A kind of McTantra has emerged through books such as Urban Tantra: Sacred Sex for the Twenty-First Century, which teaches “consciousness quickes,” “twenty-minute Tantra,” and how to mix it up with BDSM (“sado-masochism”). The author apparently learned about sexuality from going to “Times Square peep show palaces” and orgies (p. xiii). That’s is up to her, of course. But it’s not Tantra, and shouldn’t be sold as such.

In contrast to the Mc version, authentic Tantra is a complex system of initiations, meditations, rituals, and so on. Some traditional (“Right-Hand”) practitioners of Tantra are celibate.

Attempts to push the limits of sexuality within the realms of spirituality is not new in the West. Occultist Aleister Crowley did it in the early 20th century, probably much better than those authors, in our own time, who had to visit peep shows for their inspiration. If the popularization of at least the word “Tantra” tells us anything besides the appeal of Hinduism and Buddhism, it is that Westerners are looking for meaning; to answer the question “why?” beyond immediate gratification. We want every part of our lives to be a connection to the transcendent.

Integral Being

More than anything, though, Hinduism — which is the oldest of the world’s religions — offers an integral way of being. Everything from sexuality to ethics, and from diet to devotion, can be understood and practiced through Sanatana Dharma.

Hinduism offers continuity. Unlike some interpretations of the monotheistic religions, Hinduism does not frighten people away from evil so much as it lays out paths that are inherently good, and philosophically and spiritually deeper: contemplating suffering (e.g., through the goddess Kali) instead of fearing Hell, male-female balance (through devotion to gods and goddesses) rather than the subordination of the female to the male, vegetarianism and love for animals and nature instead of the ritual slaughter, and so on.

While the number of converts to Hinduism (and Buddhism) may be relatively small, Dharma is big, and is becoming an ever more powerful force in the West.

Angel_headshot_smallAngel Millar is an author, blogger, and the editor of People of Shambhala.

14 Replies to “Hinduism: It’s Appeal to Westerners”

  1. Angel, a great article, thank you so much, we all appreciate it!

    1. Thank you, Vincent. We appreciate your support, and the support of all of our readers.

  2. Robert Rönngren says: Reply

    With “ritual slaughter”, are you referring to things like halal and kosher slaughter? And something that i’ve wondered about: aren’t there lots of references to animal sacrifice in the Vedas? How does for example a vegetarian vaishnava deal with that?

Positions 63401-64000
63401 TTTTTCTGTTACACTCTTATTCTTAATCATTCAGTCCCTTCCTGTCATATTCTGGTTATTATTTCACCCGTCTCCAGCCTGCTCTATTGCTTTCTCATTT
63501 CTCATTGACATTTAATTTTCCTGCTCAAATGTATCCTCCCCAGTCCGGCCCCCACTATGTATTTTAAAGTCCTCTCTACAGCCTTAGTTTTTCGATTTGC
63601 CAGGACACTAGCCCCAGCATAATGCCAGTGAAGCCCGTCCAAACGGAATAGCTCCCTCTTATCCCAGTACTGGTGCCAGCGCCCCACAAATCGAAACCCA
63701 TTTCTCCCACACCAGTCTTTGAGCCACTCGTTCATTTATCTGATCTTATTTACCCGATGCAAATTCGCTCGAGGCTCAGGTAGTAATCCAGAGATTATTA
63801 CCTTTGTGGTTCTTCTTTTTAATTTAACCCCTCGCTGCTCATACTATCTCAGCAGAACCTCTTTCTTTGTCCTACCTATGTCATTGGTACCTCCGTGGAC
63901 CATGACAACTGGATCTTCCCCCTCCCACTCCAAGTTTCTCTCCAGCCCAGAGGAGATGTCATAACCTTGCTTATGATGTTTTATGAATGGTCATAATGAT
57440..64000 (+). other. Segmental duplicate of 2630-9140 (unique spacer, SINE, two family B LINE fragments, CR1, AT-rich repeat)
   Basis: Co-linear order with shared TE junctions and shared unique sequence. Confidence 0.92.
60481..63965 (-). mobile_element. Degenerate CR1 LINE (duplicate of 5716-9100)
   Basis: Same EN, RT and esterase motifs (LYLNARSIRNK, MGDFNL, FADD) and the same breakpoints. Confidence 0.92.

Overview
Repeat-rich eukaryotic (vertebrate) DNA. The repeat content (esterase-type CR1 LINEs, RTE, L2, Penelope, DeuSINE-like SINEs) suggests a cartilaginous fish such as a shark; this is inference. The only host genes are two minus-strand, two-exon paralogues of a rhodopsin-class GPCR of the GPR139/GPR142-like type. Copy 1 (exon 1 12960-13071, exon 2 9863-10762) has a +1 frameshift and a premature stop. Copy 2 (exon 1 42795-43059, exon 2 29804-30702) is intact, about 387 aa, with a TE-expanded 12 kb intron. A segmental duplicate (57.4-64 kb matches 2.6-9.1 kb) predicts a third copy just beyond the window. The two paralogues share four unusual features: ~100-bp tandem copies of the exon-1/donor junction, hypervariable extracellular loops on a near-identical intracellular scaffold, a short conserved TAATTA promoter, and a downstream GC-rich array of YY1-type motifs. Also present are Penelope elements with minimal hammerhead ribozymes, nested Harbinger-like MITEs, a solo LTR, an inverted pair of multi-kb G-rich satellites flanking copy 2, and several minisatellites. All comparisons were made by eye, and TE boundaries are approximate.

1. Mrinal Banerjee says: Reply

      Your doubt is justified. And believe me you, questions like these have us Hindus in a fix every once in a while.

      But the answer to your question is implicit in Angel’s writeup. In the same paragraph. Read this:
      “Hinduism does not frighten people away from evil so much as it lays out paths that are inherently good…”

      Hinduism is not a single ‘ism’ as much as a way of distinguishing from other ‘ism’s. Worshippers of Kali believe in slaughter. Vaishnavas abhor killing of any kind.
      Likewise you will find extremes (and all shades betwixt) in perspective on every subject you may fathom. It is more of what path one chooses to believe in. The ultimate goal is to achieve oneness with The ONE.

      I hope I was able to quench your doubt. Interesting read: http://satnami.com/Riddles.pdf

    2. Mriganka Dadwal says: Reply

      A very good question, indeed. So, ‘tantric sidhdhi’ is one of the many paths of Hinduism, which comprises of animal sacrifice during religious rituals. For majority of Hindus however, it is a strict no-no. We offer the humble coconut as an offering to Gods during the ‘havan’ (ritual involving offerings to the fire God).
      How do we deal with such polar opposites? Hinduism is an amalgam of merging contrasts. We are quite tolerant of differing viewpoints. Just imagine we have 52 crore gods and goddesses (including an elephant god and a monkey god. Basically to each his/her own) … Interestingly, one is simply born Hindu. As one grows, depending on family influence and sometimes despite it, one is free to choose their path of worship. This freedom to choose (within a wide variety of religious parameters) gives us the tolerance to our own inherent differences. Hope I’ve been able to clarify some of your doubts.